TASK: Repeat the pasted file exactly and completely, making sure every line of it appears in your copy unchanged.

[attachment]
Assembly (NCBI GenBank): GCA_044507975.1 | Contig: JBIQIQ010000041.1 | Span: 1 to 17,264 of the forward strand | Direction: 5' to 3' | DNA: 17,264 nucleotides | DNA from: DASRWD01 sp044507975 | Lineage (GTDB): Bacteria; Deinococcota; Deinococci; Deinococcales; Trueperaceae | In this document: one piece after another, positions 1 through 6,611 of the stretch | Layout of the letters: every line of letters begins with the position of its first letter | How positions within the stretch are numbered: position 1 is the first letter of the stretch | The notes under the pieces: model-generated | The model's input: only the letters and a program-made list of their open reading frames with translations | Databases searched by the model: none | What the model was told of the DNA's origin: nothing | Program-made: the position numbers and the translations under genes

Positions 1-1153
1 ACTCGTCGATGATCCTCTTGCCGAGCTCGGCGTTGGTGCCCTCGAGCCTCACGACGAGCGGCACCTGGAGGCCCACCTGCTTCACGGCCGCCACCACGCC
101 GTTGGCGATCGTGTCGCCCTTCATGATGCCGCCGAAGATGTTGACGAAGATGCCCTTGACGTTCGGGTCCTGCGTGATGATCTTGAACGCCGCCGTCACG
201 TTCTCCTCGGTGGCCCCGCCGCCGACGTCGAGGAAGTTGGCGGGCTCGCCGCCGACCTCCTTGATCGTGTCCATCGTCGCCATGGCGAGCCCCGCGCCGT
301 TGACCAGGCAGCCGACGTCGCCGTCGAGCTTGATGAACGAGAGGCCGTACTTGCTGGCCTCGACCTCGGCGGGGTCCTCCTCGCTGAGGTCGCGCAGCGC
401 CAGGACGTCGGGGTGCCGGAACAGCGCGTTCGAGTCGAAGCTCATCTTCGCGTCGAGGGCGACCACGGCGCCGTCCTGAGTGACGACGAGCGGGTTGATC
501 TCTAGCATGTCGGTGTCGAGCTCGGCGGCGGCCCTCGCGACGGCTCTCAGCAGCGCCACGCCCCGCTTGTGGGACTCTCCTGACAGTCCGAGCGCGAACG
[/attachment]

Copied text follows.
Assembly (NCBI GenBank): GCA_044507975.1 | Contig: JBIQIQ010000041.1 | Span: 1 to 17,264 of the forward strand | Direction: 5' to 3' | DNA: 17,264 nucleotides | DNA from: DASRWD01 sp044507975 | Lineage (GTDB): Bacteria; Deinococcota; Deinococci; Deinococcales; Trueperaceae | In this document: one piece after another, positions 1 through 6,611 of the stretch | Layout of the letters: every line of letters begins with the position of its first letter | How positions within the stretch are numbered: position 1 is the first letter of the stretch | The notes under the pieces: model-generated | The model's input: only the letters and a program-made list of their open reading frames with translations | Databases searched by the model: none | What the model was told of the DNA's origin: nothing | Program-made: the position numbers and the translations under genes

Positions 1-1153
1 ACTCGTCGATGATCCTCTTGCCGAGCTCGGCGTTGGTGCCCTCGAGCCTCACGACGAGCGGCACCTGGAGGCCCACCTGCTTCACGGCCGCCACCACGCC
101 GTTGGCGATCGTGTCGCCCTTCATGATGCCGCCGAAGATGTTGACGAAGATGCCCTTGACGTTCGGGTCCTGCGTGATGATCTTGAACGCCGCCGTCACG
201 TTCTCCTCGGTGGCCCCGCCGCCGACGTCGAGGAAGTTGGCGGGCTCGCCGCCGACCTCCTTGATCGTGTCCATCGTCGCCATGGCGAGCCCCGCGCCGT
301 TGACCAGGCAGCCGACGTCGCCGTCGAGCTTGATGAACGAGAGGCCGTACTTGCTGGCCTCGACCTCGGCGGGGTCCTCCTCGCTGAGGTCGCGCAGCGC
401 CAGGACGTCGGGGTGCCGGAACAGCGCGTTCGAGTCGAAGCTCATCTTCGCGTCGAGGGCGACCACGGCGCCGTCCTGAGTGACGACGAGCGGGTTGATC
501 TCTAGCATGTCGGTGTCGAGCTCGGCGGCGGCCCTCGCGACGGCTCTCAGCAGCGCCACGCCCCGCTTGTGGGACTCTCCTGACAGTCCGAGCGCGAACG